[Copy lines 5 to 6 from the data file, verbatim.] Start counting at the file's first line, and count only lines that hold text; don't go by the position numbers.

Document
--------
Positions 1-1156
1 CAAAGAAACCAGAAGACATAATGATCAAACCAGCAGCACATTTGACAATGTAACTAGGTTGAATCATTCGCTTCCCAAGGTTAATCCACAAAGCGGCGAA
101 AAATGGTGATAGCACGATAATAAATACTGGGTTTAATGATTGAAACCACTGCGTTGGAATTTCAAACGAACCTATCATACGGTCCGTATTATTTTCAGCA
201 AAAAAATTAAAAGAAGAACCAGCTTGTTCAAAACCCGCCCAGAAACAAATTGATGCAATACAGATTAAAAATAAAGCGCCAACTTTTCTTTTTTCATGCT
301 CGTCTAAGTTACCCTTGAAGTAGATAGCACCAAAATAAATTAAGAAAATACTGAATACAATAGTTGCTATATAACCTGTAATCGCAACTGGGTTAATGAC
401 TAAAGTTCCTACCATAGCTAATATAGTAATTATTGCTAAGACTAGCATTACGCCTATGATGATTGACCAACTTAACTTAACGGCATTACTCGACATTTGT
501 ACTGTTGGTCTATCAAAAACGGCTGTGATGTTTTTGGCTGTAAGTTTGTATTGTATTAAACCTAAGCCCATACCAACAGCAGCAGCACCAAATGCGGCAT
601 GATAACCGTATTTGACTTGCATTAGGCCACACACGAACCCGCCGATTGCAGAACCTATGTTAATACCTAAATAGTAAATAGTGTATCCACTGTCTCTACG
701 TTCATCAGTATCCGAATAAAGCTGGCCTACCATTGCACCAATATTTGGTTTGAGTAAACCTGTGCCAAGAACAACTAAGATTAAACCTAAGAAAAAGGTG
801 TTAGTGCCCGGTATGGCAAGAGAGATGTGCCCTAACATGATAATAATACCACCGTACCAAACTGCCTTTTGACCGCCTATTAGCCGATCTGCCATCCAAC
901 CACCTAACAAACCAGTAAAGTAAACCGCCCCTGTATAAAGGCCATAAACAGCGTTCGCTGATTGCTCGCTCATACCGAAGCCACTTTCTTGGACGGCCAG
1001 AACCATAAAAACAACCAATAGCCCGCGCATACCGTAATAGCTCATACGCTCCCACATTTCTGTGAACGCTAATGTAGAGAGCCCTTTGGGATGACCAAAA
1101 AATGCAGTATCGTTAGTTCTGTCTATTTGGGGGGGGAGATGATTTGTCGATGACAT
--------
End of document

301 CGTCTAAGTTACCCTTGAAGTAGATAGCACCAAAATAAATTAAGAAAATACTGAATACAATAGTTGCTATATAACCTGTAATCGCAACTGGGTTAATGAC
401 TAAAGTTCCTACCATAGCTAATATAGTAATTATTGCTAAGACTAGCATTACGCCTATGATGATTGACCAACTTAACTTAACGGCATTACTCGACATTTGT